I recently wrote an article for TBH MarketWatch -- Blood-Horse Publications' speciality newsletter for Thoroughbred professionals -- that focuses on the aftermath of a runner's career as a racehorse. While I was researching the issue, a conversation with Liz Harris, executive director of Thoroughbred Charities of America (TCA), really got my mind working overtime on the larger subject of retired OTTBs (off-track Thoroughbreds), many of which fall through the cracks and wind up at horse rescues. While TCA is primarily involved in oversight of 200-plus rescue and retraining groups, Liz's real passion is the "education" mandate that TCA operates under, and the idea of preventing the problem of horses needing rescue.
Amen -- someone in the Thoroughbred industry who's proactive!
The general public perceives "unwanted horses" as the responsibility of Thoroughbred owners and breeders. While that stance is mostly unfair (Thoroughbreds are only a fraction of the problem), the political reality is that this is becoming a crisis for Thoroughbred racing. We have a short window of opportunity to actually do something about it, or we're going to become the target of government regulation. And regulation -- by the U.S. Congress, a group that is both ignorant of horses and prone to mismanagement, in addition to having motives not favorable to horsemen -- is a worst-case scenario.
So how can we prevent the problem and avoid contributing to the numbers of unwanted horses in the U.S.?
Liz Harris promotes a true industry response to this problem, claiming that "the real solution is for the industry itself to look at every layer and fund for this," including "incremental funding from the beginning." Meaning that an internal regulatory force needs to collect mandatory fees to fund retirment solutions.
At this point I should make it clear I'm a fiscal conservative when it comes to government. I don't believe government is the solution to most problems. I maintain that people are better off when issues are handled locally... in effect, self-governance. And what I see as the necessary solution for Thoroughbred racing is self-regulation. So I don't want to hear complaints about "big brother" and how much any new regulations will harm the individual owner or breeder. I used to be opposed to mandated participation in a racehorse retirement fund, but I've realized that lIke it or not, it's the only way to save the sport.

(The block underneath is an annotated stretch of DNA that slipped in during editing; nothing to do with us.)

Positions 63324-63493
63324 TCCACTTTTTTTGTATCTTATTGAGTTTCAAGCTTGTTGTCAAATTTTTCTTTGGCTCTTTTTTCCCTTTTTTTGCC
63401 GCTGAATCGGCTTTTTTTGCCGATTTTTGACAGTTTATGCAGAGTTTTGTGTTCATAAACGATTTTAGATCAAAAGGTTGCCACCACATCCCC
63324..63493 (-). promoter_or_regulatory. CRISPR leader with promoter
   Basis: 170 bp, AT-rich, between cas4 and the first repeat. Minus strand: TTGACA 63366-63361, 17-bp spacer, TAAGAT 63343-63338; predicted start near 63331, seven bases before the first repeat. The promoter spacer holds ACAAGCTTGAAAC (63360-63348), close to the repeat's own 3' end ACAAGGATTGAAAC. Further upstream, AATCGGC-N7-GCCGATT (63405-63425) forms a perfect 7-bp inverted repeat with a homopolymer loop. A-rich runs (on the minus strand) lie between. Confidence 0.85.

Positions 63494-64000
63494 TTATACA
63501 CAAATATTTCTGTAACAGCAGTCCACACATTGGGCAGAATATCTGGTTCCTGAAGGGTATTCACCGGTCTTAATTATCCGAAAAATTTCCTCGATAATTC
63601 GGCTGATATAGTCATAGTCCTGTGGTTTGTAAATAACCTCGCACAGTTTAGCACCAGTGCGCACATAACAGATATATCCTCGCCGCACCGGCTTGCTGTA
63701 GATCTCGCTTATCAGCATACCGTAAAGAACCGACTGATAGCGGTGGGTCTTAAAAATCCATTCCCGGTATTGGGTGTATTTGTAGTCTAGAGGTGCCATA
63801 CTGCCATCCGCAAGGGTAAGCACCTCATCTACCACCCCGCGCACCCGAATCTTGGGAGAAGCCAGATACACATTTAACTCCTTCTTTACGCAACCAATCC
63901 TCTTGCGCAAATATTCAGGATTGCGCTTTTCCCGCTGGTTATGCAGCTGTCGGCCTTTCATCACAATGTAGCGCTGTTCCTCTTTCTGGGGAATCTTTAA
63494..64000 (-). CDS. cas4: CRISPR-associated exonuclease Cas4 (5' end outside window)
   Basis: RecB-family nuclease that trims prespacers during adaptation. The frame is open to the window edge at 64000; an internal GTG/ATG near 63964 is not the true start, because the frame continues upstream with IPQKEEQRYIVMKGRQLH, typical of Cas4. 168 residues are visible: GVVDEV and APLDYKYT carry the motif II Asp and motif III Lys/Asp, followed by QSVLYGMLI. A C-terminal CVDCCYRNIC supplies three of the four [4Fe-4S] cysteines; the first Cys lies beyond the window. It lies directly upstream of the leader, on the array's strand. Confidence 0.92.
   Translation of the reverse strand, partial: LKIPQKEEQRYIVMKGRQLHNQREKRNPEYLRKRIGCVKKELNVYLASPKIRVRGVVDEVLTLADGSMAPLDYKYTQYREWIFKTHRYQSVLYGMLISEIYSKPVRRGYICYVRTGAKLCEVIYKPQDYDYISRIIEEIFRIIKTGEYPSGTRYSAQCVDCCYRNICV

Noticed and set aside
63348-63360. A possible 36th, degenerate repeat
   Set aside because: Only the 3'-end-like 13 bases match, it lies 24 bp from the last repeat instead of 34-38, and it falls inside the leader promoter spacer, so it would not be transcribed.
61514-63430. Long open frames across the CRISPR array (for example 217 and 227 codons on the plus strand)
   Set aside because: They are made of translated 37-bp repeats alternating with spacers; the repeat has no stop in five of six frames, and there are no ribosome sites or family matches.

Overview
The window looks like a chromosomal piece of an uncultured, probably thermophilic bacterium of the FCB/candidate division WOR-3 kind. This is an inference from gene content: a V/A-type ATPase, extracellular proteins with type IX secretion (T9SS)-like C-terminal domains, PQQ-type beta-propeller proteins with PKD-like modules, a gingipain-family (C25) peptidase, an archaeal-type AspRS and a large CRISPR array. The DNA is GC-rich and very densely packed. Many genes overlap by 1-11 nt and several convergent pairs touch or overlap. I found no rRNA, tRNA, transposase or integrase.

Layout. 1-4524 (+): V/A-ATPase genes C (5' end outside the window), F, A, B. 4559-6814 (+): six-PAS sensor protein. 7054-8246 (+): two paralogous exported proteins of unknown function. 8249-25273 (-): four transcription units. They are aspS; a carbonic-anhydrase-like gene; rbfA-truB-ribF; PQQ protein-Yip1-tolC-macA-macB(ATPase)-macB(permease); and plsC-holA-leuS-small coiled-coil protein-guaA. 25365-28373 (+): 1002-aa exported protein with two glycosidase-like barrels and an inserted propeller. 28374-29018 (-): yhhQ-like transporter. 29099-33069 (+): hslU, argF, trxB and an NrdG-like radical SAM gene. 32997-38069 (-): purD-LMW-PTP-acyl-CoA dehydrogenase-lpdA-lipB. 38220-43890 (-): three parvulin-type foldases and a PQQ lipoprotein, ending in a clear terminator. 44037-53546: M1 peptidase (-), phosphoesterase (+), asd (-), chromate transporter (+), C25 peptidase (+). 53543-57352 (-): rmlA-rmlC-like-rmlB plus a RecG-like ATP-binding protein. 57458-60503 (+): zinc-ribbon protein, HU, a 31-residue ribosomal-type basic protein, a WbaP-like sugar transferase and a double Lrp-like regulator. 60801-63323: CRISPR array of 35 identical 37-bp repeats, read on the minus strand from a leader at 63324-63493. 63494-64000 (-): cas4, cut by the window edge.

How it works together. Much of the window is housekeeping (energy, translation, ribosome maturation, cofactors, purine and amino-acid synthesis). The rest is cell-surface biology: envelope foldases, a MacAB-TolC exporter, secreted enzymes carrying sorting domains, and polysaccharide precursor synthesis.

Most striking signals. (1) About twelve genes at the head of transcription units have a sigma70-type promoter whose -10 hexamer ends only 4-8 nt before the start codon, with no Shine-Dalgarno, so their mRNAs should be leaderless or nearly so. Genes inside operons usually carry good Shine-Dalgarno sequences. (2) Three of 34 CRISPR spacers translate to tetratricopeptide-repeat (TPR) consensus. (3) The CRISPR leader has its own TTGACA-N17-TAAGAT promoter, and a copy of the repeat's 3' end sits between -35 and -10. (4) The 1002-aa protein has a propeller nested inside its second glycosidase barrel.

That brings up some questions:
What organization should take the responsibility for collecting these fees and administering the retirement programs? Where should fees be assessed?
Well, the answer should be simple. The Jockey Club needs to tie this into the registration process. Collecting $150 per foal at registration would net about $5 million per year to start the retirement fund -- enough cash to maintain about 2,000 retirees for the year while also putting a handful of the most promising horses through retraining for new careers. (The new fee would also have the likely side effect of reducing the number of foals bred each year -- an annual birthrate that stands at around 35,000 right now, an unsustainable number.) But The Jockey Club has spent the last few decades moving away from its role as a registry administrator and has focused on its for-profit subsidiaries. The organization has failed in its mandate to represent the industry's best interests. The Thoroughbred industry is desperate for a leader that is not rife with conflicts of interest and motives of self-gain.